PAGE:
The claims in this challenge to a corporate merger could have been adequately and effectively prosecuted by North Carolina counsel experienced in complex litigation of this type. The materiality of the supplemental disclosures made as a result of this lawsuit is apparent but not so obvious as to justify an award at the highest end of the range of fees for the services of highly qualified North Carolina counsel ($250 to $550 per hour); therefore, the court awards plaintiff’s counsel fees at an implied rate of $400 per hour.
Plaintiff’s counsel is awarded fees of $140,000. However, counsel’s motion for expenses is denied.
To the extent that North Carolina Court of Appeals’ decisions are in conflict regarding whether a trial court may judicially notice a range of prevailing hourly rates, the court follows the line of cases that allow judicial notice of local prevailing rates.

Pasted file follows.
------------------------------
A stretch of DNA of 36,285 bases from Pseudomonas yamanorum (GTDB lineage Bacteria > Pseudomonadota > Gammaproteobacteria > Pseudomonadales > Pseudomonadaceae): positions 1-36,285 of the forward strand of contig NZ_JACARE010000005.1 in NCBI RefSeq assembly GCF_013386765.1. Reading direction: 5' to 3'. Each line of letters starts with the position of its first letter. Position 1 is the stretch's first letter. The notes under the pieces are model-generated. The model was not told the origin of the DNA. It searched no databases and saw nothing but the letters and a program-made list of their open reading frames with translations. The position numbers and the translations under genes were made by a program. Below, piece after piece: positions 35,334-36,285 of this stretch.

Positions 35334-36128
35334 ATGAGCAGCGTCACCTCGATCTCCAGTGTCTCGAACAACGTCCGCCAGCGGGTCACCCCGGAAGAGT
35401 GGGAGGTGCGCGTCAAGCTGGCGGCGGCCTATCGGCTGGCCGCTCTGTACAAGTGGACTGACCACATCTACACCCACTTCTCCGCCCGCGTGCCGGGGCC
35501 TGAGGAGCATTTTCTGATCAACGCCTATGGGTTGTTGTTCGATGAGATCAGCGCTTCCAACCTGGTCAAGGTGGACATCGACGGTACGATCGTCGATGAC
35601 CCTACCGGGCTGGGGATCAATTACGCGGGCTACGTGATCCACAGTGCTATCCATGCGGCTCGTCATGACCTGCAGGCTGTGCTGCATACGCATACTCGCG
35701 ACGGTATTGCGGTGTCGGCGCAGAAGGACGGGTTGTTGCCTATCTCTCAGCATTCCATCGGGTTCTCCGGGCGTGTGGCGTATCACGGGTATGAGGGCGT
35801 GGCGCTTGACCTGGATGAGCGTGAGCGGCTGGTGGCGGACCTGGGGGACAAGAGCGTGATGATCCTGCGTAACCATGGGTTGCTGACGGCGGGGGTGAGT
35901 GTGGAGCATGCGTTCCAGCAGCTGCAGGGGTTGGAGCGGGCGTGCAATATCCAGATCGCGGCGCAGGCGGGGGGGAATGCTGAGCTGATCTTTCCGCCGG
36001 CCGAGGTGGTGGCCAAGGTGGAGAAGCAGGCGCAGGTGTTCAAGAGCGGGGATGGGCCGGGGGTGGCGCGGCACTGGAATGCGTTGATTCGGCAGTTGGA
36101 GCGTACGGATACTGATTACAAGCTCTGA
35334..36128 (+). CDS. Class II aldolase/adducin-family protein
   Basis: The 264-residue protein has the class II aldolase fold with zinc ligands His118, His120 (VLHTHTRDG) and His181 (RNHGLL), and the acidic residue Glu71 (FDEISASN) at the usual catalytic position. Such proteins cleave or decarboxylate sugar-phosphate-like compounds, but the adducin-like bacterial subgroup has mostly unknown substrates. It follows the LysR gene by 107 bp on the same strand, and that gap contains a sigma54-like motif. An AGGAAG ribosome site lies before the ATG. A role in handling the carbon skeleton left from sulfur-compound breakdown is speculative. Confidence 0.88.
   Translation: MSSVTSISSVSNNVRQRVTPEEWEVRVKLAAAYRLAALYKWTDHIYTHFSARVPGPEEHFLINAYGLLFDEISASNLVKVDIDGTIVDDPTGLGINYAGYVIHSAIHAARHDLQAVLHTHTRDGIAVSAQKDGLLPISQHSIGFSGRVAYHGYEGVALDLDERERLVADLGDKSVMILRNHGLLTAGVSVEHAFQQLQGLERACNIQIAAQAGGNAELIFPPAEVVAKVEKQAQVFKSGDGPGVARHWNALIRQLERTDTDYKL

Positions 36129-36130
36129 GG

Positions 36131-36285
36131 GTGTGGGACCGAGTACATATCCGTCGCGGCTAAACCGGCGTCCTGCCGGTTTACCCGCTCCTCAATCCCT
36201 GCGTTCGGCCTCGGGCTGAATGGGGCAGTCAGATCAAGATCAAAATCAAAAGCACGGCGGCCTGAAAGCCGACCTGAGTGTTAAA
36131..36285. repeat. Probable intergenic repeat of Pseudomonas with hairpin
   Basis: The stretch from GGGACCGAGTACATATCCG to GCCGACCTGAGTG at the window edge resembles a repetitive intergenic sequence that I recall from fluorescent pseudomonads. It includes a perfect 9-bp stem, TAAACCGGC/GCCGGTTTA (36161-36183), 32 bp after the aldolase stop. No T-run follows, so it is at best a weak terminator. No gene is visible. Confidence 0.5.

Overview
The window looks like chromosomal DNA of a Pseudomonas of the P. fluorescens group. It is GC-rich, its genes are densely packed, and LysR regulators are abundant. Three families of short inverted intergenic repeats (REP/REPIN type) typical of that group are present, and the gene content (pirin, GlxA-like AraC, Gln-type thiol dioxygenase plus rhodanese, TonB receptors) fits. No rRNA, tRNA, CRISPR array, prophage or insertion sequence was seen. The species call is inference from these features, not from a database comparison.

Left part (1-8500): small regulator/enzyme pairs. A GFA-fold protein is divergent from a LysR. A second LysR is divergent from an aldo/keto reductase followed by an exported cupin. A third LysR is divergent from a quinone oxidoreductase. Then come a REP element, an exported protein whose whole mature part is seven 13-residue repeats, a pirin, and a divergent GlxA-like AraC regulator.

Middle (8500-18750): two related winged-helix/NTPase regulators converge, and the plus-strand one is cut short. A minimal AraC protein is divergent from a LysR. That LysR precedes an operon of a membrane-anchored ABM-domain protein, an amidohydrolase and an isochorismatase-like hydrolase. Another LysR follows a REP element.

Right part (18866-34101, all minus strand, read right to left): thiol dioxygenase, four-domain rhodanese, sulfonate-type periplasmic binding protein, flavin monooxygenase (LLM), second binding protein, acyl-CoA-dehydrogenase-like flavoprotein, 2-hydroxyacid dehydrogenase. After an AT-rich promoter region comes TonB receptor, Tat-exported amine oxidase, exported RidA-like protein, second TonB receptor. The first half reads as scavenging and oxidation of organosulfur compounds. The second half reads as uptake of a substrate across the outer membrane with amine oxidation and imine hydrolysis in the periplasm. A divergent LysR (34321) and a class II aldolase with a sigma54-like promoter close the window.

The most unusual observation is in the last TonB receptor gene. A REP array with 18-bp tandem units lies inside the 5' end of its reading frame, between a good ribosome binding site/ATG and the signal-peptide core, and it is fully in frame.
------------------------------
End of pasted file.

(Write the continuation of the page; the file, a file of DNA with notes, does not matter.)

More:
Although that the fee agreement between plaintiff and plaintiff’s counsel may have violated N.C. R. Prof. Cond. 1.5(c)’s requirement to state a percentage of recovery to accrue to plaintiff’s counsel in the event of a monetary fund, any such RPC 1.5(c) violation concerns the form, not content, of the RPC and does not justify a forfeiture of fees.
However, the fee agreement violates RPC 1.8(e)’s requirement that repayment of advanced costs be contingent upon a matter because the agreement absolves plaintiff of all financial responsibility at the outset of litigation, and this violation offends the public policy on which the rule is based. Accordingly, plaintiff’s counsel is barred from recovering its litigation expenses.
Moss v. Towell (Lawyers Weekly No. 020-042-18, 15 pp.) (James Gale, S.J.) Seth Rigrodsky, Brian Long, Jeremy Riley and Gary Jackson for plaintiff; Roy Arnold, Robert Marcus, Paul Lockwood, Joseph Larkin, Alyssa O’Connell and Mark Nebrig for defendants. 2018 NCBC 65